One of the earliest French culinary imports to make a dent in America was the crepe.As a kid in New York during the 60s, I remember dining with my family at quite a few creperies. I also remember the black steel crepe pan my folks bought, a token of their desire to make crepes at home every once in a while.This admirable ambition faced two stumbling blocks. First, if the pan wasnt well-seasoned (which required using it a lot and treating it with special care), the crepes stuck to it. And that meant we usually destroyed the crepes when the moment came to dig them out of the pan. Second, conventional wisdom had it that each crepe in a stack of cooked crepes needed to be separated from the crepes above and below it using individual sheets of waxed paper, otherwise theyd all stick together. Well, who had the patience for that kind of fussiness? Happily, I have solved both problems. Though Im not generally a fan of nonstick pans the usual choice for making crepes these days they do work. Ive also discovered that you can stack crepes. They dont stick to each other! Still, why bother with crepes? Because if you have some crepes in the freezer and some leftovers in the fridge, you can put an elegant dinner on the table in no time. And if you make the crepes without sugar, they can be used in sweet or savory preparations. You can stuff them with everything from leftover cooked pork chops, to broccoli and cheddar cheese, to fresh berries and vanilla yogurt.The crepes in this recipe are made not with white flour, but with stone-ground cornmeal and whole-wheat flour. This gives them not only better nutrition, but heartier taste and texture, too. As you cook them, be sure to re-stir the batter every time you reach into the bowl for more. That way the cornmeal will be evenly distributed in every crepe. Whenever I cook crepes, I always try to make a double batch, which allows me to freeze the second half for future meals. If the crepes in a group are sticking together after theyve been defrosted, I simply wrap them in foil and warm them in the oven for 10 minutes. Then they separate easily. Here in the heart of summer, its natural to take advantage of the abundance of summer stone fruit. Any variety will shine in this recipe peaches, plums, cherries or nectarines and in any stage of ripeness. We are poaching them, after all, which allows us to transform even an unripe and tasteless piece of fruit into something tender and deeply flavorful. The magic ingredient in this process is wine, which, thanks to its taste and acidity, boosts the flavor of any dish. If you cant use wine, just swap in your favorite fruit juice, keeping in mind that you will probably have to adjust the sugar before youre done. Finally, I realize that the fresh vanilla bean called for here can be pricey. Its worth the splurge. Vanilla beans perfume a dish in a way that vanilla extract cant come close to. And heres a bonus: When youre done using the bean in this recipe, you can rinse it out, let it dry, then drop it into a canister of sugar, where, in its afterlife, the husk will impart a tinge of irresistible vanilla flavor to every grain.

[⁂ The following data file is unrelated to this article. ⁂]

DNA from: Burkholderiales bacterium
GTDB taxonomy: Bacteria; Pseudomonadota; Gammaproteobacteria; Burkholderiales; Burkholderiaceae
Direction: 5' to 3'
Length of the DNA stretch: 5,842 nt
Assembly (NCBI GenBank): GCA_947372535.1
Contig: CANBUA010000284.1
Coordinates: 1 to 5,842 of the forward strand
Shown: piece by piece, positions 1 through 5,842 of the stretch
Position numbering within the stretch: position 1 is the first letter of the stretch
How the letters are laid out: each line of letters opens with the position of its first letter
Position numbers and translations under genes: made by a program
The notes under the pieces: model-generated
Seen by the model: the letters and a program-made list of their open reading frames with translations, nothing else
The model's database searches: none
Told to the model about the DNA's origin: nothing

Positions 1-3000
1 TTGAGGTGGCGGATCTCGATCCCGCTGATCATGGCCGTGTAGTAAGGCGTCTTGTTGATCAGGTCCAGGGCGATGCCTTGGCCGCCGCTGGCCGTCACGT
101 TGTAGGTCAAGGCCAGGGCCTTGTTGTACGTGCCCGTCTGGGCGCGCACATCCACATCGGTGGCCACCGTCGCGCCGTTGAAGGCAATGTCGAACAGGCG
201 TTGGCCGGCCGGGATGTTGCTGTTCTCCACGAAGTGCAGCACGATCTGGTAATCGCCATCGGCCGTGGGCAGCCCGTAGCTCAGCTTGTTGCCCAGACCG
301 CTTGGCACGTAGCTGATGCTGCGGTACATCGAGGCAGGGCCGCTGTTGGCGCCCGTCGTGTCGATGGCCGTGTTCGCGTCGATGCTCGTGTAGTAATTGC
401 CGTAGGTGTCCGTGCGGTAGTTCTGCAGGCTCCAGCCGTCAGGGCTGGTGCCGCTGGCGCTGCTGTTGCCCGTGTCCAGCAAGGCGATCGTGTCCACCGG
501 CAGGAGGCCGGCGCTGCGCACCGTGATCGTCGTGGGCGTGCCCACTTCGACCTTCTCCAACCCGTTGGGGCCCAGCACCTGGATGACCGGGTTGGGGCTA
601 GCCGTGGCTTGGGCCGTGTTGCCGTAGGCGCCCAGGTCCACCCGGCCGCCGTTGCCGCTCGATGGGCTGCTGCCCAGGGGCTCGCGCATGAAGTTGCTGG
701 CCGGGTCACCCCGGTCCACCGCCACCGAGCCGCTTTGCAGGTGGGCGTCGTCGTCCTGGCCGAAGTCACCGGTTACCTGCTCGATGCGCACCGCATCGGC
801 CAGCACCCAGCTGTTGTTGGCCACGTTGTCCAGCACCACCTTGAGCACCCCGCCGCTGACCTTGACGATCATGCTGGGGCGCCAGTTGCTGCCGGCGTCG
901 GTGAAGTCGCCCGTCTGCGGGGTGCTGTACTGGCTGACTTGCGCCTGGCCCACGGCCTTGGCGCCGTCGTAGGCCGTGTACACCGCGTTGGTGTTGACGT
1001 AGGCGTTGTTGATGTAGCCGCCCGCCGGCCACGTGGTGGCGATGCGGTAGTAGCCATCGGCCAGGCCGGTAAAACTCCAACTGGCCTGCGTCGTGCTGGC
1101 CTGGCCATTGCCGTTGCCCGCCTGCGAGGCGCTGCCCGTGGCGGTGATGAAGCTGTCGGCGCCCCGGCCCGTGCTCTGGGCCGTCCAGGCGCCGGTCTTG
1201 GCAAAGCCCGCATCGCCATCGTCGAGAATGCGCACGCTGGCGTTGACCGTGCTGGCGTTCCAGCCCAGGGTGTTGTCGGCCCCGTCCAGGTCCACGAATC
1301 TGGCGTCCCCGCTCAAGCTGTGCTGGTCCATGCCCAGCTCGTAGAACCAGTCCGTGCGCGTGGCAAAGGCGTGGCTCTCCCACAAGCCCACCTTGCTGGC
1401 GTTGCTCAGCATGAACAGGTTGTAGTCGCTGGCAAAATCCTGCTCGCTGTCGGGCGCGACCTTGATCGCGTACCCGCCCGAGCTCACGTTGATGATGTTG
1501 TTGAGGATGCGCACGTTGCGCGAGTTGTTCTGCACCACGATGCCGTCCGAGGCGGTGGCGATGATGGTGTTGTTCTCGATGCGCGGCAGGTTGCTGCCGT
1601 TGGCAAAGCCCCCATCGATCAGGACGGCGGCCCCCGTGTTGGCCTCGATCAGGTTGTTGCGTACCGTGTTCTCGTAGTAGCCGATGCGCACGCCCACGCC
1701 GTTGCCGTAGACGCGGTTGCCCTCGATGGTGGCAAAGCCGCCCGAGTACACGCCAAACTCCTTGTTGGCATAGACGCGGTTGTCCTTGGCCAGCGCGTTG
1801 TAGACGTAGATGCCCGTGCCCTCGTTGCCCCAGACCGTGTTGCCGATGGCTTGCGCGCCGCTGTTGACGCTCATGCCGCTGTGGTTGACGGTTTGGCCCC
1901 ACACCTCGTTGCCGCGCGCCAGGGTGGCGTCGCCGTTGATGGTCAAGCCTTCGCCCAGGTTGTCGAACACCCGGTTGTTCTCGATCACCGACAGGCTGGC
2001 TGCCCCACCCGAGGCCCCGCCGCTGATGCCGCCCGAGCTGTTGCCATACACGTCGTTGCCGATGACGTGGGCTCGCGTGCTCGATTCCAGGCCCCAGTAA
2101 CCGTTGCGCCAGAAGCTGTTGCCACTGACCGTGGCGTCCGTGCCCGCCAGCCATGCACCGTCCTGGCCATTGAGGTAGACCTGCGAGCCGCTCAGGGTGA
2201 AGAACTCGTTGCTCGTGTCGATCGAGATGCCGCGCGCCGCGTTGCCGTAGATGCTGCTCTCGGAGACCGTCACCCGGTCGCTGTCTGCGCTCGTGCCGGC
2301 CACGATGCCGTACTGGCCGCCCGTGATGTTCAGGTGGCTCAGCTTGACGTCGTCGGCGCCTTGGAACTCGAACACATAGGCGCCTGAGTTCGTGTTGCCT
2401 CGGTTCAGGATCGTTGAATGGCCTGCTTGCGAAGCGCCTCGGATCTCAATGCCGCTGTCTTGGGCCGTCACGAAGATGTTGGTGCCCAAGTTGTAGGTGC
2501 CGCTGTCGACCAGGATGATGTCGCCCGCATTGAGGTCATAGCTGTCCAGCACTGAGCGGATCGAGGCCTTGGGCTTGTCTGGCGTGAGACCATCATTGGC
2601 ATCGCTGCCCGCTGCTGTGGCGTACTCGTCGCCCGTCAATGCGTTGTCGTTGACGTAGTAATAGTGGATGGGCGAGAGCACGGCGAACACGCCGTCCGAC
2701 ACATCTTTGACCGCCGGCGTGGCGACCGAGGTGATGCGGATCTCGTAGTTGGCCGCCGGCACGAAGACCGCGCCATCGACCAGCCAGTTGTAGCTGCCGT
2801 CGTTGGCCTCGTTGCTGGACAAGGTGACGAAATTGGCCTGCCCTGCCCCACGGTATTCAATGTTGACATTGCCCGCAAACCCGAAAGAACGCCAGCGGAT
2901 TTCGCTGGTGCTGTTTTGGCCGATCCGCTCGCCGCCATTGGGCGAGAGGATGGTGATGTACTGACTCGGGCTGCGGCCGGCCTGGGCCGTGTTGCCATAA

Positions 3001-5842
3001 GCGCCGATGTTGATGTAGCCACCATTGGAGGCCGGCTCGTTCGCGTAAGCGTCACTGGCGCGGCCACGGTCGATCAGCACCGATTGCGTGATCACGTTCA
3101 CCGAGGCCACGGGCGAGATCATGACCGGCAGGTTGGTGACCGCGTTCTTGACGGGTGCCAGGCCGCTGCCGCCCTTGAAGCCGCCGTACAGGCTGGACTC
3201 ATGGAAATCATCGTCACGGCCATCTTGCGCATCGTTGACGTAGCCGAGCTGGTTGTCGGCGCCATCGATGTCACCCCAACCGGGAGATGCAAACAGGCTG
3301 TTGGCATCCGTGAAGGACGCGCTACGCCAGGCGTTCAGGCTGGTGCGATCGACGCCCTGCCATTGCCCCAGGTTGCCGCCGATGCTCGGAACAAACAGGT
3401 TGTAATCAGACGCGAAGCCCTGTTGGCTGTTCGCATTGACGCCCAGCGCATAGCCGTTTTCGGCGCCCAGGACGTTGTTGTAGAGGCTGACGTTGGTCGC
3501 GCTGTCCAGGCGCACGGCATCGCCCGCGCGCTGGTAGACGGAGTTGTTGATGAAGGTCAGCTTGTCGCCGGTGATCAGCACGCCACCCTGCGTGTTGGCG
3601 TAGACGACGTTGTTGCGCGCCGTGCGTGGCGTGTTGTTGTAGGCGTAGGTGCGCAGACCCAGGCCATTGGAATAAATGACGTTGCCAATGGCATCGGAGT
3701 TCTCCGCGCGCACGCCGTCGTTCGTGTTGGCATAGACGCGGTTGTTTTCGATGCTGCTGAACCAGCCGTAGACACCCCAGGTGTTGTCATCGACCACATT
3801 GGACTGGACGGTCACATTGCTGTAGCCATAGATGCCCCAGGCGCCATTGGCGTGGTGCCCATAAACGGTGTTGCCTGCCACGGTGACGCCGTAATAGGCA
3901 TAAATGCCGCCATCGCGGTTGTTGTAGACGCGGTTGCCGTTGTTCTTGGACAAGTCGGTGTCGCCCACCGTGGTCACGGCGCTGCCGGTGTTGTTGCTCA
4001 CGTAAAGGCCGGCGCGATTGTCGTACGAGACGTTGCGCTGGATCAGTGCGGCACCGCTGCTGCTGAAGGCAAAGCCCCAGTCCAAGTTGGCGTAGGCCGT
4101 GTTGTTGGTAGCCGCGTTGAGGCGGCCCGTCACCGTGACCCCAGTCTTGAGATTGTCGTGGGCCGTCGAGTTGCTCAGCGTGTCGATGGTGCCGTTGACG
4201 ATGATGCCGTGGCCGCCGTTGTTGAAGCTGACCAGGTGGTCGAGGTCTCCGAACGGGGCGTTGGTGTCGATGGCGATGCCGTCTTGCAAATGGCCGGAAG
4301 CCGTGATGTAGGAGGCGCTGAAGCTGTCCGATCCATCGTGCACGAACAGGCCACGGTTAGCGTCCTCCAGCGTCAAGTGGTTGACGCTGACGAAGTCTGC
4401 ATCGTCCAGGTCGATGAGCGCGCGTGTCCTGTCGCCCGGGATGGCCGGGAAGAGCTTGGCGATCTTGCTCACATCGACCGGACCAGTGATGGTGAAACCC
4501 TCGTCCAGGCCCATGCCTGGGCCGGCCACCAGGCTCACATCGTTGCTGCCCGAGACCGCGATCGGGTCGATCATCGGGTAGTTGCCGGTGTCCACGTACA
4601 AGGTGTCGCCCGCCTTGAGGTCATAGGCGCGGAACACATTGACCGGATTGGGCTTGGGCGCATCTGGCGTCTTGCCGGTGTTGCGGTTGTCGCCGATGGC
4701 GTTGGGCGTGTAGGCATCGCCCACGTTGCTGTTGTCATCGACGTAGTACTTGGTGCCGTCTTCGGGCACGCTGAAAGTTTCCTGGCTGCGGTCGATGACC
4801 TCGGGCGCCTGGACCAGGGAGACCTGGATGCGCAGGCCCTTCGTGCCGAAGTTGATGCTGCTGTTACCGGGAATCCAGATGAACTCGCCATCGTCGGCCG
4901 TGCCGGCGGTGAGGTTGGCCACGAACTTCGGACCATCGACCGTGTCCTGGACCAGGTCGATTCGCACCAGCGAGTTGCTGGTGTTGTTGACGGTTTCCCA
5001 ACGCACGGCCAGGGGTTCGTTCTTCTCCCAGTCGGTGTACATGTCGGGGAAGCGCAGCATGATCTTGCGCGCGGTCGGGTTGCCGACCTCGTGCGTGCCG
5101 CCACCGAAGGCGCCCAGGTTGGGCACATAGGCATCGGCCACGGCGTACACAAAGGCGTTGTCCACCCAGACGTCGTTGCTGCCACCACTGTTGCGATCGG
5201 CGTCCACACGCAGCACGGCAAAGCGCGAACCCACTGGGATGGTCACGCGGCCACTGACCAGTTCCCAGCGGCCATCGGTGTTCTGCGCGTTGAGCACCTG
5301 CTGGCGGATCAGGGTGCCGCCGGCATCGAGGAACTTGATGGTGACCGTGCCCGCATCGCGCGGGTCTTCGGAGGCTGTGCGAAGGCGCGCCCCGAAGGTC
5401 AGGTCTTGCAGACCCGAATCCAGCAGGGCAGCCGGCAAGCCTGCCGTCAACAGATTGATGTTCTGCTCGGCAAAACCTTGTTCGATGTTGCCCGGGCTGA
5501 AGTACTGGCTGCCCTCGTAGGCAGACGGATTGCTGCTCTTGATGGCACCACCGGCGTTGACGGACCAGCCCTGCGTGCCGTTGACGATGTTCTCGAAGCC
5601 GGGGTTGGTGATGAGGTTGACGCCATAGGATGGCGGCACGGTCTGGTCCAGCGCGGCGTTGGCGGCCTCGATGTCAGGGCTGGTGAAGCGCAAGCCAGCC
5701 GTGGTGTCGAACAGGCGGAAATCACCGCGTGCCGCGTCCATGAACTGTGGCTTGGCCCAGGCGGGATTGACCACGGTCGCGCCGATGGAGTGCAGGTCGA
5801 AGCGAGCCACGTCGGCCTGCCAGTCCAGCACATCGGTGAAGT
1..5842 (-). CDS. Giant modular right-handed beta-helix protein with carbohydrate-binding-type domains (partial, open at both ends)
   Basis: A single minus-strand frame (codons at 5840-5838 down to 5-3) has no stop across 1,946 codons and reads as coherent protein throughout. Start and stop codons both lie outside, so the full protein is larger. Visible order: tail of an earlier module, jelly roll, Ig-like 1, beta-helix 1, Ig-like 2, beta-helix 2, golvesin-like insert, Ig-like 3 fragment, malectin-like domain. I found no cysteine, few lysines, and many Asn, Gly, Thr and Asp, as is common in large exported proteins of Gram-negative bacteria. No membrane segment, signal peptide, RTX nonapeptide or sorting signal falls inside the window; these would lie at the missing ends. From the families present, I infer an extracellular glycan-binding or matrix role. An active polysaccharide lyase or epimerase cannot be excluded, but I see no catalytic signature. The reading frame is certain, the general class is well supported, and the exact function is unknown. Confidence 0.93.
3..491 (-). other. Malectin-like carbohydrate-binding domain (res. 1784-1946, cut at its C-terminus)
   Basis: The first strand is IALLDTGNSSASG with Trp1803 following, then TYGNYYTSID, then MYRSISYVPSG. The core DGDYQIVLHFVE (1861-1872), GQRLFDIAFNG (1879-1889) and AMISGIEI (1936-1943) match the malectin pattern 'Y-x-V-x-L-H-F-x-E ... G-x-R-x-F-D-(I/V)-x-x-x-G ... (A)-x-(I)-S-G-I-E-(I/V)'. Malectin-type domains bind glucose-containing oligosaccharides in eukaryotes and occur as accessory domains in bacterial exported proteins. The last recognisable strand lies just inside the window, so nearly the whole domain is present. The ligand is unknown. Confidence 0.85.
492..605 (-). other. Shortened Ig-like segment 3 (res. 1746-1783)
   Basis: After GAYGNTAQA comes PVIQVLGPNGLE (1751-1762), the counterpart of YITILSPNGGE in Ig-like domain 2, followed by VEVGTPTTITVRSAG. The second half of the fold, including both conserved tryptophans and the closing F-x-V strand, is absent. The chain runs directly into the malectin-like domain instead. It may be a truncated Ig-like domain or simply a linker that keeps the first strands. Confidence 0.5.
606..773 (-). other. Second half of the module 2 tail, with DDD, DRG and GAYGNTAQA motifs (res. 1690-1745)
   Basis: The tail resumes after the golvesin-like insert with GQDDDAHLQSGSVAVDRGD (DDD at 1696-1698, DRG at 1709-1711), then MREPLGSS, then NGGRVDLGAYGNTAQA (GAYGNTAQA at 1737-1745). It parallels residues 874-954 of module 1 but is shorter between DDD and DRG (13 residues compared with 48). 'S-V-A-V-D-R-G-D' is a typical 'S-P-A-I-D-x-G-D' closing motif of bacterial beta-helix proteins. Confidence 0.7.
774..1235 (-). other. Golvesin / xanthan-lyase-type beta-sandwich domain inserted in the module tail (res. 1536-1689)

Sara Moulton was executive chef at Gourmet magazine for nearly 25 years, and spent a decade hosting several Food Network shows. She currently stars in public televisions Saras Weeknight Meals and has written three cookbooks, including Sara Moultons Everyday Family Dinners.